I thought that James Boyce’s little section on omnipresence was good, particularly the sources (Hodge and Turretine) he points to.
By this word we express the relation of God as present with creation.He is present everywhere. He is present at one and the same time everywhere.
His presence is not merely contact, but energy and power.
It is not merely through his knowledge of it, or the exertion of his power upon it, but he fills it with his essence.
He fills it, not as part to part, but the whole infinite deity is entirely, undividedly present, at each point of creation, in each moment of time.
The following valuable questions and answers are taken from the Outlines of Theology, by Dr. A. A. Hodge, p. 141, of the new edition.
“What are the different modes of the divine presence?
“God may be conceived of as present in any place, or with any creature, in several modes; first, as to his essence; second, as to his knowledge; third, as manifesting that presence to any intelligent creature; fourth, as exercising his power in or upon his creatures. As to essence and knowledge his presence is the same everywhere and always. As to his self-manifestation and the exercise of his power, his presence differs endlessly in different cases, in degree and mode. Thus God is present to the church as he is not to the world. Thus he is present in hell in the manifestation and execution of righteous wrath, while be is present in heaven in the manifestation and communication of gracious love and glory.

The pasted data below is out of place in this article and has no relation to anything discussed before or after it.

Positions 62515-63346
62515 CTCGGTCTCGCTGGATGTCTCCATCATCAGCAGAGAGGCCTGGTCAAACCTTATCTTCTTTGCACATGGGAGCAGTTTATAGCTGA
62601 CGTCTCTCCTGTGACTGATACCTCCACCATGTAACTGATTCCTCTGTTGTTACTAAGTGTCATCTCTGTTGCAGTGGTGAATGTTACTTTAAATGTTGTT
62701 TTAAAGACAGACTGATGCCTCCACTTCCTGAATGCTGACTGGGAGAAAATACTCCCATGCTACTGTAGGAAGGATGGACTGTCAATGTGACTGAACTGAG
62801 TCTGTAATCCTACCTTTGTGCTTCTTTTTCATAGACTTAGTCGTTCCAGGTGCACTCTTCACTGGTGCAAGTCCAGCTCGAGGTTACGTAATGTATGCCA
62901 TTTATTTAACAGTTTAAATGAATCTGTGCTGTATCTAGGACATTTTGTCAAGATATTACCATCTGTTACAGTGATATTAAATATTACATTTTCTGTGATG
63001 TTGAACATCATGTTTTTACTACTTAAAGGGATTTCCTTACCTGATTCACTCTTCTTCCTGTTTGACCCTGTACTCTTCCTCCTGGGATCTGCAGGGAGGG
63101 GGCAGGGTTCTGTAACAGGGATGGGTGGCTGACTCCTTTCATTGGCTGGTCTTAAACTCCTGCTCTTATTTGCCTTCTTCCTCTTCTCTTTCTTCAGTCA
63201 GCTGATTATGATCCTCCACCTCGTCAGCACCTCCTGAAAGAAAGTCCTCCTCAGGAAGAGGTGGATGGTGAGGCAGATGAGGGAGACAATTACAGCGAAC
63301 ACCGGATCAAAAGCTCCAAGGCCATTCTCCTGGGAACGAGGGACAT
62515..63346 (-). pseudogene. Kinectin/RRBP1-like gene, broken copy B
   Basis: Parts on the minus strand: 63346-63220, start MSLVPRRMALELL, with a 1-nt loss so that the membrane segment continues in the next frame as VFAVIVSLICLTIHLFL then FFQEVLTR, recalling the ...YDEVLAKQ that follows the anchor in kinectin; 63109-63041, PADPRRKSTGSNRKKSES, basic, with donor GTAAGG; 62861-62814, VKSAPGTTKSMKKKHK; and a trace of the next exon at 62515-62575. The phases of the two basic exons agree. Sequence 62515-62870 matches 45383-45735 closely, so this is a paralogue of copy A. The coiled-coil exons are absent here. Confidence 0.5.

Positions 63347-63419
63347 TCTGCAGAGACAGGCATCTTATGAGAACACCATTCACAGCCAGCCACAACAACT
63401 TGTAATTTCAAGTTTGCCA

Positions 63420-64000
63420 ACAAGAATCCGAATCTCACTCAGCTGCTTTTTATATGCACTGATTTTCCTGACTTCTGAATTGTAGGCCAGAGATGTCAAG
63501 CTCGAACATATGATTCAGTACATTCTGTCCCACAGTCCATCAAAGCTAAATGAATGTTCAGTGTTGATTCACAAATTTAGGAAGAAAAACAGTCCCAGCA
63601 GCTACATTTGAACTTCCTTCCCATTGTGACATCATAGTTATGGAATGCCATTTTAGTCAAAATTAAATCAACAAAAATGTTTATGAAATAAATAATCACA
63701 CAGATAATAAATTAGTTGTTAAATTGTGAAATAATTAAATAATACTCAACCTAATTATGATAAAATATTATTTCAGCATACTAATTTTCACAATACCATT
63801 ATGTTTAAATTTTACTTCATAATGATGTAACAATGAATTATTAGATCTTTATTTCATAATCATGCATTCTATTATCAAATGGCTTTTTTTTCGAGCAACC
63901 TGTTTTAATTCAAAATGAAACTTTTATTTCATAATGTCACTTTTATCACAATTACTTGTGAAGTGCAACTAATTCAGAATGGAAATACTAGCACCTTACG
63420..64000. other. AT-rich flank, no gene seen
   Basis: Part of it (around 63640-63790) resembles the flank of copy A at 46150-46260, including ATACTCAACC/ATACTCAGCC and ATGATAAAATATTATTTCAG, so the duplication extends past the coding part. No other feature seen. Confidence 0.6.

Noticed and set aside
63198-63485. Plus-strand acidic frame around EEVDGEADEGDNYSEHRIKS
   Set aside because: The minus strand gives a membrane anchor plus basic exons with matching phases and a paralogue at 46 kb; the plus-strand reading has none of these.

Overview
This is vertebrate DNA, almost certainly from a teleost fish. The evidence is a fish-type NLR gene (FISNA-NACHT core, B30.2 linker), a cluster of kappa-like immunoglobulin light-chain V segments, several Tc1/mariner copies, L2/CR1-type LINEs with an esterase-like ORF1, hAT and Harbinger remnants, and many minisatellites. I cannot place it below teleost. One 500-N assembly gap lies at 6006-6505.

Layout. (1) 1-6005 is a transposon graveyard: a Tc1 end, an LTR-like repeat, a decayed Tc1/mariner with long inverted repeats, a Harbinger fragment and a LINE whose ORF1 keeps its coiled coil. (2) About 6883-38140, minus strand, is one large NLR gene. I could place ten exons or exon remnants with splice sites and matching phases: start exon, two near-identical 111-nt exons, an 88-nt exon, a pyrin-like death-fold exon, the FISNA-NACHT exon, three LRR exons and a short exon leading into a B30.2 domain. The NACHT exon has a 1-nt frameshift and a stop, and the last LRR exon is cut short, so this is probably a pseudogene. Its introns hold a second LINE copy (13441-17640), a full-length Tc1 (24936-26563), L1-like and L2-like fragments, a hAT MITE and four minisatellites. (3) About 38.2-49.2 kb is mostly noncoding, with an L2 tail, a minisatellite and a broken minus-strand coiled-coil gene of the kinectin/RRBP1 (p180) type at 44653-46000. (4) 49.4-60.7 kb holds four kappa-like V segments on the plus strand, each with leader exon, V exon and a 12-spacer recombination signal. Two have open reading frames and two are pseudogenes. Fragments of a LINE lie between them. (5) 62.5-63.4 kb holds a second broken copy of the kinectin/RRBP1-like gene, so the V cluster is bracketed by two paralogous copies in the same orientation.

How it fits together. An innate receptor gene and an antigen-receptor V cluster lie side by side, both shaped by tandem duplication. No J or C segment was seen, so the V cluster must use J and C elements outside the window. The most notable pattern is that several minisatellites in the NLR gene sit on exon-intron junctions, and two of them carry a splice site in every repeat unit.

“How may it be proved that he is everywhere present as to his essence?
“That God is everywhere present as to his essence is proved from Scripture. 1 Kings 8:27; Ps. 139:7-10; Isaiah 66:1; Acts 17:27, 28. And from reason. (1.) It follows necessarily from his infinitude. (2.) From the fact that his knowledge is his essence knowing, and his actions are his essence acting, yet his knowledge and his power reach to all things.
“State the different relations that bodies, created spirits and God sustain to space.
“Turretine says: ‘Bodies are conceived of as existing in space circumscriptively, because, occupying a certain portion of space, they are bounded by space upon every side. Created spirits do not occupy any portion of space, nor are they embraced by any; they are, however, in space definitely as here and not there. God on the other hand is in space repletively, because in a transcendent manner his essence fills all space. He is included in no space; he is excluded from none. Wholly present to each point he comprehends all space at once.”
*James Petigru Boyce, Abstract of Systematic Theology (Philadelphia: American Baptist Publication Society, 1887), 72-73.